Today, if you drive through Oak Ridge, Tennessee, you can see some things that seem out of place. Old guard towers frame the city’s corners, certain exit roads are restricted access, and a large contemporary billboard reads “Y-12’s trash can be an enemy’s treasure!” with a stock photo woman haphazardly throwing wadded up paper over her shoulder.
Oak Ridge was formed by the government in 1942 as part of the Manhattan Project—made famous for the production of the atomic bomb. Surrounded by mountains and dubbed the Secret City, the rural area was kept hush-hush by residents. At its peak, 75,000 men and women lived in the city and few had any idea of what exactly was being produced.
For the most part, the workers were quarantined. A unique side effect was an abundance of leisure activities: from one of the nation’s largest outdoor swimming pools (still in operation) to swinging dance halls.
Photographer Ed Wescott, 91 years old and living in Oak Ridge, made one of the most intriguing photographic archives in US history. (A good number of his images can be seen here: http://photosofedwestcott.tumblr.com/.) Wescott documented the construction of the city and the people working and living there. His images are lyrical examples of American life—men jumping on trampolines and women at the hair salon—and in retrospect, they all have an underlying gravity.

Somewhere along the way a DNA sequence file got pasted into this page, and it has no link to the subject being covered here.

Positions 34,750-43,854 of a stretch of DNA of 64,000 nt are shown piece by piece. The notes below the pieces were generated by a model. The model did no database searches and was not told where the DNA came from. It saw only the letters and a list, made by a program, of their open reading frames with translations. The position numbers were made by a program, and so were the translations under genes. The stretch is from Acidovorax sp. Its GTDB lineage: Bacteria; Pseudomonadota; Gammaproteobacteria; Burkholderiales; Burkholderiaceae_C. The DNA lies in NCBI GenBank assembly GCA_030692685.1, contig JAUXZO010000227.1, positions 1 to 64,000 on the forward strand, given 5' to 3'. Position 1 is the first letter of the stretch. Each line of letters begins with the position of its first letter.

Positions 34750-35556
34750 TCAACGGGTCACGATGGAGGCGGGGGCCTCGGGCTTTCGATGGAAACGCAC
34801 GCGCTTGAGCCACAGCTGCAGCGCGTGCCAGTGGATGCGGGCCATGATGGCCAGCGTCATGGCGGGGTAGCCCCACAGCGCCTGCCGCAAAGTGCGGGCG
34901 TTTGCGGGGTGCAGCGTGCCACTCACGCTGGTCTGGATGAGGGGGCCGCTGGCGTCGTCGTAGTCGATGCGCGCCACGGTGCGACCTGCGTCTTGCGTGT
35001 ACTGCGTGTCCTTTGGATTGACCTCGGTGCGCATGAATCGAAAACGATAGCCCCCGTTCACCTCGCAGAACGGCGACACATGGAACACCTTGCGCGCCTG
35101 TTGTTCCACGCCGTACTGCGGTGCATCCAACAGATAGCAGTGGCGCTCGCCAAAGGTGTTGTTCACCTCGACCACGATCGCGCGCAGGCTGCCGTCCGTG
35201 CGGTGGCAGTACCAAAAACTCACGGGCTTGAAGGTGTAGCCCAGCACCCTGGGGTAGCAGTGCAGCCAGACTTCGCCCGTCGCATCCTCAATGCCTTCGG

The Y-12 National Security Complex and several other government facilities are still operating today. With proper photo identification, some paperwork, and $5, you can tour the old graphite reactors as well as several plants, and see the Y-12 museum.
After hearing about the important things made there, like precision parts for space travel, a fellow traveller on my tour inquired about the facility’s current projects. The museum guide replied that she was not privileged to know their status and promptly moved us to the next video.
The city keeps its history alive with the American Museum of Science and Energy, train excursions, tours, and the Secret City Festival. Held annually in June, the event boasts the largest and one of the only WWII reenactments in the South (many of the people I spoke with also participate in much more common Civil War reenactments.)
For further reading, I recommend Atomic Spaces: Living on the Manhattan Project by Peter Bacon Hales (on the non-fiction side) and Jefferson Bass’s Bones of Betrayal (for a fiction book). Jefferson Bass is actually two authors, one of whom is Dr. Bill Bass, creator of Tennessee’s own Body Farm (yet another fascinating Tennessee treasure).